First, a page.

What do psychometric tests measure?

There are many, many different types of psychometric test. A common misconception is that psychometric tests only measure personality, but that is not the case. Some measure your ability to understand the written word, or to reason with numbers. Others measure your ability to solve mechanical problems, or follow instructions accurately, or be able to understand data which is presented in a variety of ways. And then, of course, there are the personality tests, assessing everything from motivation to working preferences. (http://www.howtobooks.co.uk/employment/psychometric-testing/)

SWOT analysis is a tool for auditing an organization and its environment. It is the first stage of planning and helps marketers to focus on key issues. SWOT stands for strengths, weaknesses, opportunities, and threats. Strengths and weaknesses are internal factors. Opportunities and threats are external factors.
In SWOT, strengths and weaknesses are internal factors. For example:A strength could be:

* Your specialist marketing expertise.

* A new, innovative product or service.

* Location of your business.

* Quality processes and procedures.

* Any other aspect of your business that adds value to your product or service.

A weakness could be:

* Lack of marketing expertise.

* Undifferentiated products or services (i.e. in relation to your competitors).

* Location of your business.

* Poor quality goods or services.

* Damaged reputation.

In SWOT, opportunities and threats are external factors. For example: An opportunity could be:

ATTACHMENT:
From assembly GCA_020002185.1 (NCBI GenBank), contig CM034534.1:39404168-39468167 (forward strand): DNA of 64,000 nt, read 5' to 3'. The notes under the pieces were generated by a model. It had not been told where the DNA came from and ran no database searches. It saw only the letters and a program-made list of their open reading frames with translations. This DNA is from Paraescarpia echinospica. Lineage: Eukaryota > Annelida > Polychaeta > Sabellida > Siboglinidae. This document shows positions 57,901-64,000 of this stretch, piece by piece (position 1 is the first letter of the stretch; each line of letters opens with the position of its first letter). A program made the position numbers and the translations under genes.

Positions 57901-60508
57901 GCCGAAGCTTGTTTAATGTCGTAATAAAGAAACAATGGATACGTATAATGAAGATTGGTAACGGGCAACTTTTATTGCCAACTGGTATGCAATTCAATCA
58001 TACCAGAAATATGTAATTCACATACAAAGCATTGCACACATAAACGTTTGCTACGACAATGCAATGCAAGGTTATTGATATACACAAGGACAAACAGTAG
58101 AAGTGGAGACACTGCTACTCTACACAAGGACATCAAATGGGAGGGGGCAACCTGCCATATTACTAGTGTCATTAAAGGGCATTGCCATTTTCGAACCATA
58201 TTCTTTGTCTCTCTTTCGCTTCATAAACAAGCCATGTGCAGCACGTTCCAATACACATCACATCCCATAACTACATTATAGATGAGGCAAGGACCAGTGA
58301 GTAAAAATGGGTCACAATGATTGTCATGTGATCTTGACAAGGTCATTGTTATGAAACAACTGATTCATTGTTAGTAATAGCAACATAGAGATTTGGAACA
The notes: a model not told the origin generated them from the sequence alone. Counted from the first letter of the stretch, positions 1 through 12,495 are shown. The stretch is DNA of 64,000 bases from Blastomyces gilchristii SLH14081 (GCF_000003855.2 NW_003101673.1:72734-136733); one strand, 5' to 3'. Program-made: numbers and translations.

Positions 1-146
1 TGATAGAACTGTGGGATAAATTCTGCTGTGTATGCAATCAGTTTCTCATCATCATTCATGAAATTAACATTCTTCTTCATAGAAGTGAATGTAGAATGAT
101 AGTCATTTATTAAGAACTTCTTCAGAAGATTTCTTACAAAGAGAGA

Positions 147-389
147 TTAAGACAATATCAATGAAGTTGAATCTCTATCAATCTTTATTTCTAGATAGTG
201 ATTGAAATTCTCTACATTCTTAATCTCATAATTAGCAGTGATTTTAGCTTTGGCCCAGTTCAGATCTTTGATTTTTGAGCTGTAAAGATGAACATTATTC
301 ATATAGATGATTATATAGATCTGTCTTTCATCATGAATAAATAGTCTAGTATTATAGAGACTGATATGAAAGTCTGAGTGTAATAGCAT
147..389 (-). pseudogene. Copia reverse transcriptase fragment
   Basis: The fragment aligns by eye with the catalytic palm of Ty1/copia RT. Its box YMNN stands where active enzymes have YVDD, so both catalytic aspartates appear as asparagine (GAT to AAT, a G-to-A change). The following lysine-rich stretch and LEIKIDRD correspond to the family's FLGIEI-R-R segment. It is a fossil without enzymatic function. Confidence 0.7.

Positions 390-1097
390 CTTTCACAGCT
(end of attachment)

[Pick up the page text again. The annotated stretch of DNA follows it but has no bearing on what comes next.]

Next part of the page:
* A developing market such as the Internet.

* Mergers, joint ventures or strategic alliances.

* Moving into new market segments that offer improved profits.

* A new international market.

* A market vacated by an ineffective competitor.

A threat could be:

* A new competitor in your home market.

* Price wars with competitors.

* A competitor has a new, innovative product or service.

* Competitors have superior access to channels of distribution.

* Taxation is introduced on your product or service.

A word of caution, SWOT analysis can be very subjective. Do not rely on SWOT too much. Two people rarely come-up with the same final version of SWOT. TOWS analysis is extremely similar. It simply looks at the negative factors first in order to turn them into positive factors. So use SWOT as guide and not a prescription.
Simple rules for successful SWOT analysis.

* Be realistic about the strengths and weaknesses of your organization when conducting SWOT analysis.

* SWOT analysis should distinguish between where your organization is today, and where it could be in the future.

* SWOT should always be specific. Avoid grey areas.

* Always apply SWOT in relation to your competition i.e. better than or worse than your competition.

* Keep your SWOT short and simple. Avoid complexity and over analysis

* SWOT is subjective.




(http://www.coachingnetwork.org.uk/resourcecentre/Bookshop/BookDetails.asp?bookID=20) The Manager as Coach and Mentor, Eric Parsloe, CIPD, 1999